UNITED STATES—Here at Vital Pet Life, we get asked a lot of questions from the public such as: “How often should I bathe my cat?” and “What’s the best wild Alaskan salmon oil for dogs?” to “When can I start giving my puppies and kittens solid food?” But the one question we hope we never get to hear from anyone is “My dog got hit by a car, what do I do?”

While we never want that to happen to your dog or any of your pets, vehicular accidents involving pets, most especially dogs, are a reality. Here are some of the things that you can do just in case the inevitable does happen.

Stay calm

Staying calm and keeping your wits about is the first thing you should do to help your dog or any animal in distress. Animals, especially dogs, can pick up on human emotions and look to us on how to feel or react. The calmer we are, the better it is for the animal.

Call emergency services

Immediately get in touch with the police and emergency services or/and your vet and give your best assessment of the situation. One should also never leave the site, especially if in the unfortunate case that one is the driver at fault. Leaving the dog without calling for help or attempting to provide care is equal to a hit-and-run and open the driver up to animal cruelty charges.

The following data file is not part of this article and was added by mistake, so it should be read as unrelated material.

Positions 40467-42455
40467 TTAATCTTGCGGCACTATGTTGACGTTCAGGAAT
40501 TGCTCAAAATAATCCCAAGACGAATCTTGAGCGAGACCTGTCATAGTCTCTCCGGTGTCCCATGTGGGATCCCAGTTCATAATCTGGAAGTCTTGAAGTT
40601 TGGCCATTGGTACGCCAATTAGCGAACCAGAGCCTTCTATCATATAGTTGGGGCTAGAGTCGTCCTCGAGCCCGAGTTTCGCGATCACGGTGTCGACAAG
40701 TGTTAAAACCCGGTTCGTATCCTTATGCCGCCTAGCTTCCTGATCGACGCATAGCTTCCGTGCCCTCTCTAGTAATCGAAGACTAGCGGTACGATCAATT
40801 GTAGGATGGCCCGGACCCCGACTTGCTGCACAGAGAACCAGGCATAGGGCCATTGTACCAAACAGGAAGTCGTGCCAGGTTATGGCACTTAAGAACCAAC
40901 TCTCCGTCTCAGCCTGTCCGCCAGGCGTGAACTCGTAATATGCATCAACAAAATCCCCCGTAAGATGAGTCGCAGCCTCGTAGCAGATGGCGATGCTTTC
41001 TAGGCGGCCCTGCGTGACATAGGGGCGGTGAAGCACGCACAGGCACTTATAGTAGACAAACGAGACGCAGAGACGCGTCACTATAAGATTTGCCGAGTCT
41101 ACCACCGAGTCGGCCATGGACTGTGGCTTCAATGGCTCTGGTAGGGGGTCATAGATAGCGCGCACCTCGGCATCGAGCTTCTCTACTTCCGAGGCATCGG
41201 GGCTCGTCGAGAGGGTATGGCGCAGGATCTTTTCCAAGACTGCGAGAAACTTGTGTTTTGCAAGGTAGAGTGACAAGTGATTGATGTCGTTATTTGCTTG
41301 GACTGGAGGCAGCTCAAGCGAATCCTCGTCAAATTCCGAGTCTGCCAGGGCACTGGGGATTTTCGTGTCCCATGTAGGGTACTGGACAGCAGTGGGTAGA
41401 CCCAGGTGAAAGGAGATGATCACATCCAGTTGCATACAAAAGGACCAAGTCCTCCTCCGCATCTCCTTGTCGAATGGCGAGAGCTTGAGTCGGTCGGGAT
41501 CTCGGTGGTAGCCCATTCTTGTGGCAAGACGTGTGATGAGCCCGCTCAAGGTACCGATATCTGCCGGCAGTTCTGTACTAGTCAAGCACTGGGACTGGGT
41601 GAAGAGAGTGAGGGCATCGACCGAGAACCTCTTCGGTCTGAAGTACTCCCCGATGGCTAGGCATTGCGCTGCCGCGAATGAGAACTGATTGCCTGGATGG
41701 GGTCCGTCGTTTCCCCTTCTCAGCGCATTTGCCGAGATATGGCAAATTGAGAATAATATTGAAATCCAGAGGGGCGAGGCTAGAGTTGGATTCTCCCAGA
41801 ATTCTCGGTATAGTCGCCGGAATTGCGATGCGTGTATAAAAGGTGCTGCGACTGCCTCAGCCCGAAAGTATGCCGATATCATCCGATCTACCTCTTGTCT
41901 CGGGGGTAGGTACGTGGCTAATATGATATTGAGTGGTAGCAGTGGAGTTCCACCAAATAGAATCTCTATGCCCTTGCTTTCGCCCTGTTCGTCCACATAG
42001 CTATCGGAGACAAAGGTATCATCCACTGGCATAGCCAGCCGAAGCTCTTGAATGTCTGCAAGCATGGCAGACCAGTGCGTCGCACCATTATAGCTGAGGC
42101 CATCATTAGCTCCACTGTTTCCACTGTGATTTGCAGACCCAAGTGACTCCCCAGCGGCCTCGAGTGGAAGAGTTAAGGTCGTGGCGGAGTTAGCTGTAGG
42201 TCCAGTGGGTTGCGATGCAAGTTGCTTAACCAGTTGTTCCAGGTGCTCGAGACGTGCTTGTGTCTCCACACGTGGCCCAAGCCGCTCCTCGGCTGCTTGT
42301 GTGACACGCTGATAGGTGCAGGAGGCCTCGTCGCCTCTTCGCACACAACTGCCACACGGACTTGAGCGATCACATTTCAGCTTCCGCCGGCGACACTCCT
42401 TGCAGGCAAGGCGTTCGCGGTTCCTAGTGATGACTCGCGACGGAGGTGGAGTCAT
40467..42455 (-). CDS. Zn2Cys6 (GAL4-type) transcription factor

Once you have emergency services on the phone, ask what they recommend you do until they reach the site.

Check for identification

If the dog’s parent isn’t at the scene, check for identification and do your best to contact them (or their vet if listed on the dog tag) to let them know what happened. If the pet parent can’t be reached or if no ID is found, stay and wait for the authorities.

Move to safety if possible

As long as your safety is not compromised, move the injured animal to safety. And since a distressed or frightening animal is more likely to bite, proceed with caution and gently place a muzzle over the dog to prevent any bites. Remember to do this only if the dog is not vomiting. In case a muzzle is not available, you can use gauze, stockings, or any piece of cloth and wrap it gently. 

A blanket or a towel can be used for small dogs – wrap them securely and move them to safety. For larger dogs, you can use a board, a towel or a blanket and slide it underneath to act as a stretcher. Gently move the dog to safety and wait for emergency services to arrive.

The dog looks fine

Safely secure the dog and take it to the vet. If you are the pet parent and your dog somehow looks unscathed, still visit your vet to advise of the situation and let them determine your dog’s condition. After all, it’s always better to be safe and sure than to be sorry.